First of all, Happy New Year!!
As you can imagine, it’s been a crazy, awesome, stressful, and magical few weeks here at the Zoller house considering our 4 beautiful children with 3 of them being under the age of 3.
I have to admit though, I have made many resolutions but at this point in my life, I have major discontent with them!! As you know, stats on New Year’s Resolutions — especially fitness ones — are abysmal. Packed gyms on January 2 are ghost towns on February 2.
As I pondered fitness resolutions and how to explain them to my clients, one phrase kept popping up in my mind:
“Fitness in the context of a real human life…”
* All 3 of your kids are sick (at the same time)…
* Your in-law is in the hospital after a heart attack (and you’re visiting daily)…
* It’s Christmas — or Thanksgiving
* Because of the holidays you are slammed at work because all of your employees are out of town…
* When you’re stressed your lower back acts up…
…and just as you’re about to head out to hit the gym, the daycare calls and says your child is sick and you need to come get them.
THAT is fitness in the context of a real human life. Is it any wonder most fitness resolutions fail?
If you think about it, most health and fitness plans live OUTSIDE the context of a real life:
3 day juice cleanse…
24 day programs…
30 day programs…
diets, diets and more diets!!!
“It’s time to go all-in… it’s the only way to win!” Except that it’s not. Hahaha Believe me, I have done it all myself. All of it. In my experience, this kind of all-or-nothing thinking rarely gets us all. It usually gets us *nothing*. This is just 1 reason fitness resolutions fail but more importantly, fail so soon.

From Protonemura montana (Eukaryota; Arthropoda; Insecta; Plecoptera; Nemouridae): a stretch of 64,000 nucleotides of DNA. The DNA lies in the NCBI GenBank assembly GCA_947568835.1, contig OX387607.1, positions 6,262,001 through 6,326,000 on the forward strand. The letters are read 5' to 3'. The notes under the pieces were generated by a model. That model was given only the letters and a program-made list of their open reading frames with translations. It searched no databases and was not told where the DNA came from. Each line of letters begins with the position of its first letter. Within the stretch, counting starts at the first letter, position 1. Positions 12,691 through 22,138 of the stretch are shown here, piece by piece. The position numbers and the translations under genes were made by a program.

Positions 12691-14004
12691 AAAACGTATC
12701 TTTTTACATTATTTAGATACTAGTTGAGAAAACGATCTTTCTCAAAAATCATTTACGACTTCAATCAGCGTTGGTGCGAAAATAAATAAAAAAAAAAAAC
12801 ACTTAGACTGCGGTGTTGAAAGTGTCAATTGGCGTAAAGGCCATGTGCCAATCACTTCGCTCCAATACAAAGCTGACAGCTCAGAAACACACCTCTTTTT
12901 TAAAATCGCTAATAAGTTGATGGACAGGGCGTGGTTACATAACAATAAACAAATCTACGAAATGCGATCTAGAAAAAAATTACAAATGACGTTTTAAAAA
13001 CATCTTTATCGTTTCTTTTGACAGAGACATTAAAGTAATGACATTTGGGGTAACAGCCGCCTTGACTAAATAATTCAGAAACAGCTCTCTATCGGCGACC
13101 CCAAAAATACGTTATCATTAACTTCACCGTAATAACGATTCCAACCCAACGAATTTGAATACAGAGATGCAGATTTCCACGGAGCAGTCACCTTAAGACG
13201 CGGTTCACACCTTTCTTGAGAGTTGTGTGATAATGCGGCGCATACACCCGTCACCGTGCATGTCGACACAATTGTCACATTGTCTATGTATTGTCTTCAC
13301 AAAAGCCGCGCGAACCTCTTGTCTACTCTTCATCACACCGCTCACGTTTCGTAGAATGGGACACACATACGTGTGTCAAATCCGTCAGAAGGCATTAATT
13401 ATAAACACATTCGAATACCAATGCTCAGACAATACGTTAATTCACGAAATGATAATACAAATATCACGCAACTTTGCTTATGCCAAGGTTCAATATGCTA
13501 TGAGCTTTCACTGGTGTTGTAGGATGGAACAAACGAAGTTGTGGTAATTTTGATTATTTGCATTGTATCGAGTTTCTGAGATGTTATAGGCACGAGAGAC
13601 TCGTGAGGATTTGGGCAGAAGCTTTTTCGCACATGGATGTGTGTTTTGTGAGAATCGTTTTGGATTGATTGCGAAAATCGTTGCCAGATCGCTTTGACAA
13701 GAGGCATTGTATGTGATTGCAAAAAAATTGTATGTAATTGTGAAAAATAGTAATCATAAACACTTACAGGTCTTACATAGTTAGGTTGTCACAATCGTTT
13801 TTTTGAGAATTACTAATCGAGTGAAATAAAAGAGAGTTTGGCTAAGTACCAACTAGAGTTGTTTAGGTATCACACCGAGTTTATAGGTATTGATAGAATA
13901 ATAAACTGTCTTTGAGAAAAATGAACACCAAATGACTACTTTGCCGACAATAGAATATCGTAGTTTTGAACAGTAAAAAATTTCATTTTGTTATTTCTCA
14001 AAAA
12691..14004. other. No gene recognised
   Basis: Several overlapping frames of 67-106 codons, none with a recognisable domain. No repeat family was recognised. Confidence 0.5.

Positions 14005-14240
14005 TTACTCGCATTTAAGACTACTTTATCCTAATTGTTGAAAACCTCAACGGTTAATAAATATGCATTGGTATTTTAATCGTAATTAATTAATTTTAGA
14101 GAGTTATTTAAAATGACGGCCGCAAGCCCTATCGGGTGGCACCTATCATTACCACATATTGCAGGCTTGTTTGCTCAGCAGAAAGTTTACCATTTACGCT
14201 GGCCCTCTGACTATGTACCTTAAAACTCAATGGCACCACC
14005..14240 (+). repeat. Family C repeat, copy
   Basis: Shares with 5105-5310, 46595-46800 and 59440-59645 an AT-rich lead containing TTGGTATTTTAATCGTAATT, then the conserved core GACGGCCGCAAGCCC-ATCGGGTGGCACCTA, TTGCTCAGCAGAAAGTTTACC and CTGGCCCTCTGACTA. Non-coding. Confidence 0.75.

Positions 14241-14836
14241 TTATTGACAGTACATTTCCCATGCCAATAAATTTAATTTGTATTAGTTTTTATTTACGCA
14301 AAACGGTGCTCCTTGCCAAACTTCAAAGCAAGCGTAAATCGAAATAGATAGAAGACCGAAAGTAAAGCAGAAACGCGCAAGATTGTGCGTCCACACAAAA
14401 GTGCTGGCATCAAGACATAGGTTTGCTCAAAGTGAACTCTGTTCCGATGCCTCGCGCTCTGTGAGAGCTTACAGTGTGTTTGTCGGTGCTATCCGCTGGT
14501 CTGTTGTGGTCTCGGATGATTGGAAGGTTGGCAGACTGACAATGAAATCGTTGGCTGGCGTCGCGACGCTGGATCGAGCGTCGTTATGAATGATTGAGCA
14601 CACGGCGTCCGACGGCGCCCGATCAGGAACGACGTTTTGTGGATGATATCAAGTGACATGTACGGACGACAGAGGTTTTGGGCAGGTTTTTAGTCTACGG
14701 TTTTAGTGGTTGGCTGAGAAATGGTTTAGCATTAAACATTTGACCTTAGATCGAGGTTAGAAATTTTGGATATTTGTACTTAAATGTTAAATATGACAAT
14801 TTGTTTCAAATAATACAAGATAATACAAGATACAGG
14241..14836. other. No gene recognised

They teach you quick, fast and in a hurry which in my experience, means failure. Sure, we can play make-believe. We can imagine a life where everything is peaceful, calm, and totally in our control all of the time. We can do these extreme fitness and nutrition fads that are completely unrealistic long term, but that’s a sure-fire recipe for fitness failure.
Real human lives are messy and complicated. They’re unpredictable.
That’s why — with 4 children, aging parents, active social lives, and thriving businesses — my wife and I DON’T make resolutions each year.
As we always do, we plan on continuing to prioritize our health, build strength and fitness, and maybe even maintain our abs. But we do it flexibly — and honestly — in the context of *our* real human lives.
Our children will be fevered, snotty, and barfy. Our time will be limited.
This year we’ll plan for all that in advance.
With all this said, we will be consistent. We will think of our health everyday. And on those rare days we’re not dealing with emergencies? Maybe we’ll soothe our control-freak souls with the Perfect Workout. Or all-day Clean Eating. Even though neither is actually required.
Every single person I’ve seen achieve health and fitness in the long run accomplishes it by simply showing up every day, not by trying to “get it right” all the time, but we’re committed to doing the best we can, when we can, withwhatever we’ve got. Day in and day out.
I hope you are too.
Because, with 2015 just around the corner, it’s an interesting time to make (or renew) your commitment to health and fitness. Why not do that while considering the context of *your own* unique, interesting, and challenging life?
Please come join our amazing fitness team at LEAN! We offer a variety of programs that continually get people the results they desire in the context of their lives.
Happy New Year,
PS: This stuff only took me 20 years, 3 children, and untold stress to figure out. So if you’re still working on it, that’s okay. Normal, even. If you’re here, reading this, it probably means you’re on the right track.